540 Million Facebook Records Leaked Through Third-Party Servers

By Bill Toulas / April 4, 2019

More than half a billion Facebook records including user IDs, likes, comments, and other actions on the social media platform have been accessible for an extended period of time, sitting on Amazon cloud servers that were not password-protected. The 146 GB of this data belongs to Cultura Colectiva, a Mexican media company who worked closely with Facebook in the area of traffic generation prediction, while there’s also a minor exposure of a Facebook-integrated app named “At the Pool”, which exposed the email addresses and passwords of 22000 FB accounts in readable plaintext form.


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The discovery of the unprotected servers was made by UpGuard researchers in January. Cultura Colectiva was informed of the fact on January 10th, and again four days later. Having gotten no response from them, the researchers decided to notify Amazon Web Services on January 28, and while they affirmed that the owner was notified, nothing happened. The database was finally secured on April 3, when the fact reached Bloomberg reporters, and the latter contacted Facebook to ask for a comment. The “At the Pool” data however remained exposed for even longer, as the parent company shut down operations in 2014, so it was probably harder to find someone to take timely action.

Facebook became more careful with what they share with their collaborators following the Cambridge Analytica scandal, but the chaos that underpinned these processes prior to the massive user data leak revelations hasn’t been negated. In the past, Facebook has openly shared user data with literally thousands of third-parties, and this fact cannot be retracted. It’s precisely this problem that leads to massive leaks even today, as Facebook seems to not precisely know who is holding that data, where it’s stored, and how this data is secured. So, if that is the case, then what can be done now?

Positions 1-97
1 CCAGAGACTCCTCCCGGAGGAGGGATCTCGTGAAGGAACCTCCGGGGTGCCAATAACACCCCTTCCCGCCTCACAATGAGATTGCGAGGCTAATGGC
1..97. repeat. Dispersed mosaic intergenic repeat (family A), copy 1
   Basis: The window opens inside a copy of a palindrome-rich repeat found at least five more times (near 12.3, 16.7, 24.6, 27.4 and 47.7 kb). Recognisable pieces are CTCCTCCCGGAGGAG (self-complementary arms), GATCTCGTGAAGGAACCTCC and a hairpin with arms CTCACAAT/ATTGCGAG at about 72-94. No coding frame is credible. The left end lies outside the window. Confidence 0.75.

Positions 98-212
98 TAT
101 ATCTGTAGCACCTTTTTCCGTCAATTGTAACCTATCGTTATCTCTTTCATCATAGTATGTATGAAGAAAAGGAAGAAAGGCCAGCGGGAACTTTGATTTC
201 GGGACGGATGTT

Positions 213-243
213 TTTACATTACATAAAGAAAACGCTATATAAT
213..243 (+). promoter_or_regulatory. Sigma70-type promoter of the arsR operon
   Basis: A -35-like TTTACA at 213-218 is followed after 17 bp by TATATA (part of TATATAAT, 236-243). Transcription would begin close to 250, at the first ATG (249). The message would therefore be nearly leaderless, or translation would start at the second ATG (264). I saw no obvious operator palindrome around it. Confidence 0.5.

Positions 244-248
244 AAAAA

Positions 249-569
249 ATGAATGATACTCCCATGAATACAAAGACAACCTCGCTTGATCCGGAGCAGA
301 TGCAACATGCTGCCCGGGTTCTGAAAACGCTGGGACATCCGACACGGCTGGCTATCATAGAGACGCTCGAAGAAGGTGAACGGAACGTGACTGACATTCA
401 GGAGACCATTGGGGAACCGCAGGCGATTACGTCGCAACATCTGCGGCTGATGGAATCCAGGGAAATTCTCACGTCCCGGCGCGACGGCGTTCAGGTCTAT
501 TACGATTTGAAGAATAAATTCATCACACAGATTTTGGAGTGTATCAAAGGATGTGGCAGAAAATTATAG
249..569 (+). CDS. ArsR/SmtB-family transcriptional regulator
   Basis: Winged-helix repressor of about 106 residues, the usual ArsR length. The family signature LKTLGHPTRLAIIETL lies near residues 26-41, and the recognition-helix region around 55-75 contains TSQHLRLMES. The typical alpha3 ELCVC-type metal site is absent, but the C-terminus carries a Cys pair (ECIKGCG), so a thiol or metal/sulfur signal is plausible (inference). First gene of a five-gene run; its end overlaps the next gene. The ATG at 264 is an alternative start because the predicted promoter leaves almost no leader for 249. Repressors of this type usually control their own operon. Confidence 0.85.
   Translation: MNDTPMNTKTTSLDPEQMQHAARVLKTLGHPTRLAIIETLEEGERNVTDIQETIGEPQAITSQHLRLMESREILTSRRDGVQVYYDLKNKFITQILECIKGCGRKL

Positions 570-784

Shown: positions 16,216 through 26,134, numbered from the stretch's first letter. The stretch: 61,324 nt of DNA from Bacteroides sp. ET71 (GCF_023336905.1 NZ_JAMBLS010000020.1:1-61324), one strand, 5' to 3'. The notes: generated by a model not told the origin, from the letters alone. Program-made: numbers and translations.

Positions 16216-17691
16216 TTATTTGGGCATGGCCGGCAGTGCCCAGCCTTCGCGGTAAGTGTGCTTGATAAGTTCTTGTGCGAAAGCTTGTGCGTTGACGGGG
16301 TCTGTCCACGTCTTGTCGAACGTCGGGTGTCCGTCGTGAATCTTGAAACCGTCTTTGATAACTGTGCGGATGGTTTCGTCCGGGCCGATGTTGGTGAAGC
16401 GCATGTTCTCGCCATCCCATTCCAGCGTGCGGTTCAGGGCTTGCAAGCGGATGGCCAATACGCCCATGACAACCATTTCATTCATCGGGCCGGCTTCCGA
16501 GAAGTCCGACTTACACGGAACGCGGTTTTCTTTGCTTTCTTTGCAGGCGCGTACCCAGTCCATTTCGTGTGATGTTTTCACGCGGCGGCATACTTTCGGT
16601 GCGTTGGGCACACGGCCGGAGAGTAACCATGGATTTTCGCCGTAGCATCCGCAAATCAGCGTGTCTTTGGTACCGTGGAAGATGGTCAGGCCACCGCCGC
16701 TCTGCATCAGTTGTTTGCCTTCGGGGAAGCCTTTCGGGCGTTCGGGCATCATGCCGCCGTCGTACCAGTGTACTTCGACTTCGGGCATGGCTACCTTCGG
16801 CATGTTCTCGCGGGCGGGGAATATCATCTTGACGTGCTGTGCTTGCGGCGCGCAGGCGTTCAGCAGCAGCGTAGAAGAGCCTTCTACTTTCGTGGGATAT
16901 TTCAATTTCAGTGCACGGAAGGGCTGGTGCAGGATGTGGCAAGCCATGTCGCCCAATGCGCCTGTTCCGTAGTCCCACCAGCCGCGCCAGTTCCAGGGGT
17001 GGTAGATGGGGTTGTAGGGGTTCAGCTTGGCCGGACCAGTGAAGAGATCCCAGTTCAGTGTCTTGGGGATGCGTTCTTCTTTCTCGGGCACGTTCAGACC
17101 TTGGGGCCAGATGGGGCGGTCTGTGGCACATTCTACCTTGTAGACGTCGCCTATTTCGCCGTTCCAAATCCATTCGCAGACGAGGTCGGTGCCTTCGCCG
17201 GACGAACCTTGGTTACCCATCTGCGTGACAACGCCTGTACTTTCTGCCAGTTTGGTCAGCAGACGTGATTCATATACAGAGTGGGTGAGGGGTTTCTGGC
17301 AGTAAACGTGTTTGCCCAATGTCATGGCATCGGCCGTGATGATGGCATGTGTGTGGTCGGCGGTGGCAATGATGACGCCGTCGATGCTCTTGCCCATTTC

Unfortunately, not much. Facebook has helped companies like Cultura Colectiva to gather this data and then placed all securing responsibility on them. This approach has obviously not worked out the way Facebook had hoped for, as not all third-parties are equally reliable. Some like “At the Pool” have even gone deceased years ago, leaving derelict databases exposed. All that said, it all boils down to what the users can do. Facebook has not informed the owners of the accounts who have been exposed by this most recent data leak incident, and as they were among the last to know about it, chances are that there are more unprotected databases containing Facebook user data out there right now. If you have a Facebook account, change your associated email, passwords, and enable 2FA wherever you can. At this point, even deleting your Facebook account won’t lower the risk of your “old data” getting exposed to the public.

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